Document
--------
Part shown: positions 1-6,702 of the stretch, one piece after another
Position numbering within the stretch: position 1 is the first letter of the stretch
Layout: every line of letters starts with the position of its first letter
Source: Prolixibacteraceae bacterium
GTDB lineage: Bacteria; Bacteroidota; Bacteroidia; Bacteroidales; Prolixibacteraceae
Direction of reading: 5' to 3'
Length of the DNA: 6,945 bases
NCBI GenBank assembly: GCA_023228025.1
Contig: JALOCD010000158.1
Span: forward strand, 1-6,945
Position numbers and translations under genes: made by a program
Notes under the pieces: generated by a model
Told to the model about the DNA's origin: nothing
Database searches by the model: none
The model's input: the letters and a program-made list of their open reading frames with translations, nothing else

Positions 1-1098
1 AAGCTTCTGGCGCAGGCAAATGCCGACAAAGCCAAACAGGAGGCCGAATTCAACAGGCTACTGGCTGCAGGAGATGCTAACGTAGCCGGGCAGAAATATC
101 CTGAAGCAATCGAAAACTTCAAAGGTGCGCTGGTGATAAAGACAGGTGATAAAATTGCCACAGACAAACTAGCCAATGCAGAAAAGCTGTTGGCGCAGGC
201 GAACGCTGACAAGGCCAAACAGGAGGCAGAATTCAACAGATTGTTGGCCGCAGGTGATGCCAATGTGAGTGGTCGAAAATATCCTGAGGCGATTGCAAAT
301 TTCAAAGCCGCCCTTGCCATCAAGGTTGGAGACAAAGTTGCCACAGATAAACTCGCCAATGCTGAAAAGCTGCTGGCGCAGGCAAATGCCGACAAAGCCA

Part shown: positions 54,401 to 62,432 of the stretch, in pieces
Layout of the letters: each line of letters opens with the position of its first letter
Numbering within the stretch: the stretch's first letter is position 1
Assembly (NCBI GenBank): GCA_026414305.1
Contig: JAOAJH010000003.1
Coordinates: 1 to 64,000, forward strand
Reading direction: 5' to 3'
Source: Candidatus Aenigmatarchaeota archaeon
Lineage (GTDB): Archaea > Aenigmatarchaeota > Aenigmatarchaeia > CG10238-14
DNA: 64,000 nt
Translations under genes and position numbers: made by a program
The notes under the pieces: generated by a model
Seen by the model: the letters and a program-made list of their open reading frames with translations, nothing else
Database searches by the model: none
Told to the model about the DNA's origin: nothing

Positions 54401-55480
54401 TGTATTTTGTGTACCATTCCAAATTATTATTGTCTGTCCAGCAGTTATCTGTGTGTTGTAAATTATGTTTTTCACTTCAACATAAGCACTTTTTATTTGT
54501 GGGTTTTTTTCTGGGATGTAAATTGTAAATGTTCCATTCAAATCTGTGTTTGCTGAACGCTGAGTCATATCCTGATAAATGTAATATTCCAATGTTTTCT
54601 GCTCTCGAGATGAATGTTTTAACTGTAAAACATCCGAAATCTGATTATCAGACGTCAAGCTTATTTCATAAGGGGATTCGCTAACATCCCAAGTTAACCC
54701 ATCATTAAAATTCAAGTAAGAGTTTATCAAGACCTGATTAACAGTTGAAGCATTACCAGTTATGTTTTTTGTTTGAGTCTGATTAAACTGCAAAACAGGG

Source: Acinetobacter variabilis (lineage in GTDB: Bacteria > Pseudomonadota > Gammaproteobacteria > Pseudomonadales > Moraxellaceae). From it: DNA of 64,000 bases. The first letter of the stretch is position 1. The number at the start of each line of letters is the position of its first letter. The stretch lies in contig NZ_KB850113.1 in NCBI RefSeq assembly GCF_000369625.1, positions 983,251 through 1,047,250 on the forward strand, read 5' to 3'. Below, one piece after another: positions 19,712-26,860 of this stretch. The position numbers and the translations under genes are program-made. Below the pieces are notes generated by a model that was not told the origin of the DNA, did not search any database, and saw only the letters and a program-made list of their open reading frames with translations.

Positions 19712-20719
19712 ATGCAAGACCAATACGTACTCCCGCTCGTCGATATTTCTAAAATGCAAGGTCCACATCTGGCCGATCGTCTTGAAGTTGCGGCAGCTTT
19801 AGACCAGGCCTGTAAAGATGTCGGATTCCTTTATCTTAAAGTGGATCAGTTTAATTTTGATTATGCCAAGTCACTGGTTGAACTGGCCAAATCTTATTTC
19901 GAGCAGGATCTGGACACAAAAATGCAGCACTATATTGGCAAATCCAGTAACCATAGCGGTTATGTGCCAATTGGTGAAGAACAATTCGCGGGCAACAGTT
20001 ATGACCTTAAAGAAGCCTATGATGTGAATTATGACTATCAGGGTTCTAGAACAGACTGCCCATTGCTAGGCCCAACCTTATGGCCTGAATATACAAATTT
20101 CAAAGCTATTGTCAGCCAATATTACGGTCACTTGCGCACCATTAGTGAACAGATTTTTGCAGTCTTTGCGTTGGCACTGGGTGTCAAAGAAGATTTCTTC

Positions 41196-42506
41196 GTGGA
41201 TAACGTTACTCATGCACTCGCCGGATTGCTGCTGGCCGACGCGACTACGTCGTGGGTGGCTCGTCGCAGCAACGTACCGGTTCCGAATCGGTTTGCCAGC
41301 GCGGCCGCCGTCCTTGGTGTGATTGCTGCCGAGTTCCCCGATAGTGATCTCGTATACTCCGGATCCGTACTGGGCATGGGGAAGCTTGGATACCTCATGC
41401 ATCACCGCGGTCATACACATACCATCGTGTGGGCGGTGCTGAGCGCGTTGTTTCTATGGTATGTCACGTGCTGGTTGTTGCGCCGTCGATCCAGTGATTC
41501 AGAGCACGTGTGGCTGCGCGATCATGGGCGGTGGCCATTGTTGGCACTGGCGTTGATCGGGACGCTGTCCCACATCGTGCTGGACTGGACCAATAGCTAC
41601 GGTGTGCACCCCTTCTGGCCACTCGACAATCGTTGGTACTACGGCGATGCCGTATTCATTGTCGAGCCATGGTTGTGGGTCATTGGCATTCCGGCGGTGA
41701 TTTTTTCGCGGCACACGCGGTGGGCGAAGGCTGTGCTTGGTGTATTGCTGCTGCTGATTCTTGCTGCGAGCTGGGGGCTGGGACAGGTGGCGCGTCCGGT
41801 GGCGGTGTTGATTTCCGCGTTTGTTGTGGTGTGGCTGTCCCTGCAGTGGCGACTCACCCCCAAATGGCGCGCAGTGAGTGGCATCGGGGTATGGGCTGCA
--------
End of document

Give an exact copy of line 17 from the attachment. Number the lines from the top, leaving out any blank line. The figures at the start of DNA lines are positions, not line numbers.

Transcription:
1 AAGCTTCTGGCGCAGGCAAATGCCGACAAAGCCAAACAGGAGGCCGAATTCAACAGGCTACTGGCTGCAGGAGATGCTAACGTAGCCGGGCAGAAATATC